Today’s home designs incorporate a little creativity and a lot of innovation, making the most of available space in a floor plan to meet the needs of active, busy homeowners. Three nationally renowned designers share several of the innovations they’ve brought to house plans for their clients, which also serve as strong indicators of home design trends in the future.
Dual Master Suites
Not one, but two master suites. The concept of a second master suite has emerged from a variety of homeowner needs and desires, including living quarters for elderly parents or a caretaker, a home business separate from the main living space and an ensuite rental property.
“Dual owners’ suites are a wonderful solution for so many different buyer scenarios today, whether they’re baby boomers looking to age in place or millennials seeking space for a home-based business,” said Paul Foresman, head of business development for Design Basics in Nebraska.
New Master Ensuite
“The master ensuite has evolved into a very important design challenge because of the demands put on this space to function as bedroom, bath and storage for two people, as well as a sanctuary for rest and relaxation,” said Ken Pieper of Ken Pieper Associates in Colorado.
Pieper finds that more and more of his clients today want separate functionality within the same space regardless of the size of space. While Jack-and-Jill vanities are not a new concept, creating separately designed spaces within the same master closet and bedroom area for his and hers items pose a challenge for designers especially in smaller homes. In order to accomplish all of this in the master suite, Pieper focuses on prioritizing amenities and what can be sacrificed. Just because a five-piece master bath has been the standard for decades, he said, doesn’t mean that they still need to be applied today. As fewer homeowners are using the traditional bathtub, it frees up space for other needs like a walk-in shower or larger closet.
“The issue of separation and function specifically as it applies to the master ensuite will require more effort on the design team’s part in the overall house design. It’s important that we understand our clients’ lifestyle and individual desires so that we can design living space that meets their needs and budget,” he said.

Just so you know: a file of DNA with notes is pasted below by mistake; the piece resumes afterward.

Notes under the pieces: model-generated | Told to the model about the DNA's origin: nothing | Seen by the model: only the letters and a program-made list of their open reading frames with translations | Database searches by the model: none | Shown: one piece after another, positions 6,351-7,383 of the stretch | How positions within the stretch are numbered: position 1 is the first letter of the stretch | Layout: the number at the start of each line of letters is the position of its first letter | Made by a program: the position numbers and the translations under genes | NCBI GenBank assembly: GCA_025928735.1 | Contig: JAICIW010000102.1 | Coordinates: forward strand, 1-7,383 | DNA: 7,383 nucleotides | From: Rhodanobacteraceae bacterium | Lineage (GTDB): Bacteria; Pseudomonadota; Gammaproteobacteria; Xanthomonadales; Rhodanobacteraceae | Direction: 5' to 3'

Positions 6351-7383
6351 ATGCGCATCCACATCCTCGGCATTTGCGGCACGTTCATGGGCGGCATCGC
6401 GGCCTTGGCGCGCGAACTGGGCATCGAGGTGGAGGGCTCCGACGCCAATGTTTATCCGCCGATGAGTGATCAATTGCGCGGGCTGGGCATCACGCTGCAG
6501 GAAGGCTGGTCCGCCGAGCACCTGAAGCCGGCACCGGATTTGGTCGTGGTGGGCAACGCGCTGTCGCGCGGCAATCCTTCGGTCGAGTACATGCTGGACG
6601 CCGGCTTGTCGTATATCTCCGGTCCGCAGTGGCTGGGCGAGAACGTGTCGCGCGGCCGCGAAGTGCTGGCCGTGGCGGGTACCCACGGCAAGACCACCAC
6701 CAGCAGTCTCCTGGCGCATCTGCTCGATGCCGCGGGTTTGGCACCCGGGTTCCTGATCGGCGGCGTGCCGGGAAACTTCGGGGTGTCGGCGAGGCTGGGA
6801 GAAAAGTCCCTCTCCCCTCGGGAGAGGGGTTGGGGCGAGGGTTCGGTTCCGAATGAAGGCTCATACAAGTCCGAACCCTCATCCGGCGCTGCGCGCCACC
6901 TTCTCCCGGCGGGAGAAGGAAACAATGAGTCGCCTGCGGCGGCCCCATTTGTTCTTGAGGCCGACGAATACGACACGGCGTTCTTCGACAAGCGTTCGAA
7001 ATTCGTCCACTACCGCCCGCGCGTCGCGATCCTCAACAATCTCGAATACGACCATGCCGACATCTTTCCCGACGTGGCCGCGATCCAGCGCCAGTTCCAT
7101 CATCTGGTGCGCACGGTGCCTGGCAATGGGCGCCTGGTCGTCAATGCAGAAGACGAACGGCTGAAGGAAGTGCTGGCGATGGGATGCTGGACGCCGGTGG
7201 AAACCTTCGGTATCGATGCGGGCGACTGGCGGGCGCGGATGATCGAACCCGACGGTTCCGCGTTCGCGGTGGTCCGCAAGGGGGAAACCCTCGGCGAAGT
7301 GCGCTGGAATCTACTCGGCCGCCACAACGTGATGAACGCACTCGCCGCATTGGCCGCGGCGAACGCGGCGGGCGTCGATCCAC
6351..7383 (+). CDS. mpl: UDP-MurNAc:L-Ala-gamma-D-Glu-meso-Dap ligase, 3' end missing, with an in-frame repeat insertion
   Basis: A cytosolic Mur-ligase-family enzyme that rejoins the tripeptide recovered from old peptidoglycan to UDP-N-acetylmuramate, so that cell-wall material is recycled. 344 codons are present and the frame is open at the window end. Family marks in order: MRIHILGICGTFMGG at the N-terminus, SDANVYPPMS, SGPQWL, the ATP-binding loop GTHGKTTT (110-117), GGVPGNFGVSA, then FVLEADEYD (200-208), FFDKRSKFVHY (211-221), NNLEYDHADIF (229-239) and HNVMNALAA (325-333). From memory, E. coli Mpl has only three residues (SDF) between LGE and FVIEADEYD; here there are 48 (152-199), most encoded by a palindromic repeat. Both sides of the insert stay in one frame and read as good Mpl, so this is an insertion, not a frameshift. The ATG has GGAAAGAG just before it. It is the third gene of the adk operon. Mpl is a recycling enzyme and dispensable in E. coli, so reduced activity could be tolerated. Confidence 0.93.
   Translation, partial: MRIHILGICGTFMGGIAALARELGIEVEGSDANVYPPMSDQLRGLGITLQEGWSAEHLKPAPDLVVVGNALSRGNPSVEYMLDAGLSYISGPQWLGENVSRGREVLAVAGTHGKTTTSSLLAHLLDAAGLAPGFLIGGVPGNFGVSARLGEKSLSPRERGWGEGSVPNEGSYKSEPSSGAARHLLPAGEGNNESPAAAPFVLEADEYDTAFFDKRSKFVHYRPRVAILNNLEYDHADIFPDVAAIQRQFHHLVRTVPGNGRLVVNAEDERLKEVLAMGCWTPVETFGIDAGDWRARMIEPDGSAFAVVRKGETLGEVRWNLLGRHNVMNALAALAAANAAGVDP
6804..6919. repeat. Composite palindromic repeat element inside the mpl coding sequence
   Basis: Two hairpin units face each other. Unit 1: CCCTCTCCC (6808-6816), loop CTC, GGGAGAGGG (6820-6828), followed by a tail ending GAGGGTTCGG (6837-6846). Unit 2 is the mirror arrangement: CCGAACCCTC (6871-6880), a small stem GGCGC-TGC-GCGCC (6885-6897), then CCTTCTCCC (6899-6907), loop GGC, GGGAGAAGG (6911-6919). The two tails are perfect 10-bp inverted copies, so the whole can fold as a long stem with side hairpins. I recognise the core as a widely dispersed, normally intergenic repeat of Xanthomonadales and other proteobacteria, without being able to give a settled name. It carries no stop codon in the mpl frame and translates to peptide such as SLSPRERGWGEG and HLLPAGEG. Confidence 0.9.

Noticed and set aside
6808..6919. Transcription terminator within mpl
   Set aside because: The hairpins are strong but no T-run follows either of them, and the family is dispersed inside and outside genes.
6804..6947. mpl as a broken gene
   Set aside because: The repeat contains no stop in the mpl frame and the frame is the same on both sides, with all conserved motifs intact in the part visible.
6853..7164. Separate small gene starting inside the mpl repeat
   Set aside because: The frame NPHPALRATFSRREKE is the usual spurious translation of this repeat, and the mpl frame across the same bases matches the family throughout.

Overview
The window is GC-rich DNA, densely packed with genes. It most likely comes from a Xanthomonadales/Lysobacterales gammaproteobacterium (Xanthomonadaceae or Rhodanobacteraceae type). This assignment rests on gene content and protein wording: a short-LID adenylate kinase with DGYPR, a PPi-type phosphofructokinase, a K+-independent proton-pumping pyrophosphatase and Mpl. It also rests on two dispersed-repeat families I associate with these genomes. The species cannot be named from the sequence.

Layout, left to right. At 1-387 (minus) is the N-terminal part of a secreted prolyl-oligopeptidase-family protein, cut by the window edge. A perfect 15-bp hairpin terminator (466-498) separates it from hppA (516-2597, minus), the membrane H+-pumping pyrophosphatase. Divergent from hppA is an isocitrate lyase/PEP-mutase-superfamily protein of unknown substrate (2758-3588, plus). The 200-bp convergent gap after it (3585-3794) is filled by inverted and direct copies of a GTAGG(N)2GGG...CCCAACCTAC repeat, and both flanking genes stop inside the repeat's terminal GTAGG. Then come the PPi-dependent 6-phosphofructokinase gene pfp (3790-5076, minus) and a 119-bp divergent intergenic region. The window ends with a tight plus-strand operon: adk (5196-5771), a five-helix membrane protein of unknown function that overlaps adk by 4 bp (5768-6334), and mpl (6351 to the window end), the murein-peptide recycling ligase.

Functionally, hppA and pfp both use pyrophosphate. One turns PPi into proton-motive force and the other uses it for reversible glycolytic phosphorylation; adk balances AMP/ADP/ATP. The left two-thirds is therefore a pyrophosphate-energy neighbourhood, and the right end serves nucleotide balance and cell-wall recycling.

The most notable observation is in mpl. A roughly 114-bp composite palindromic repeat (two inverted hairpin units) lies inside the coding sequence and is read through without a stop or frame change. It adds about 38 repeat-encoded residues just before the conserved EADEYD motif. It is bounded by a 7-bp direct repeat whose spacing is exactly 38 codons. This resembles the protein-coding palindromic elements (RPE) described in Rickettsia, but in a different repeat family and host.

Work-in pantries takes the concept of walk-in pantries to a whole new level. Beyond simply offering storage space, the work-in pantry features space for preparing meals and can even include appliances such as stovetops and dishwashers.
“This amenity has been really popular in our designs, especially for clients who love to entertain at home. Having a separate area to prepare a meal helps keep the main kitchen area clean and presentable and allows it be the focus for gathering and entertaining,” said Foresman.
In addition to the work-in pantry, Laura Dowds of Dowds Design Collection in North Carolina, said that with more homeowners opting for more casual eating areas, the concept a formal dining room has given rise to a larger, open kitchen perfectly suited to casual entertaining. “Spacious, open kitchens with oversized islands becomes the focal point in the home where everyone congregates,” she explained.
Also known as the mud room, laundry center and drop zone, this space is finally getting as much attention as the front foyer. Designers like Foresman and Dowds have worked hard to elevate this important transition space from the garage into the home, which can often be cluttered.
“By offering ample cubby and storage space for everything from shoes and outerwear to athletic equipment and laundry room items, it helps to reduce clutter and keep things organized for busy families,” said Dowds. “And why not make it attractive with lots of natural light, cheerful wall colors and beautiful cabinetry? Better organization and less clutter lead to reduced stress!”
Another innovation in design is the “pocket office” concept. The pocket office uses flex space to create an area for remote working with built-in storage and work surface, freeing up valuable square footage for more important living areas. These smaller “pocket” rooms serve their purpose with great efficiency and can be easily closed off from the rest of the living space.
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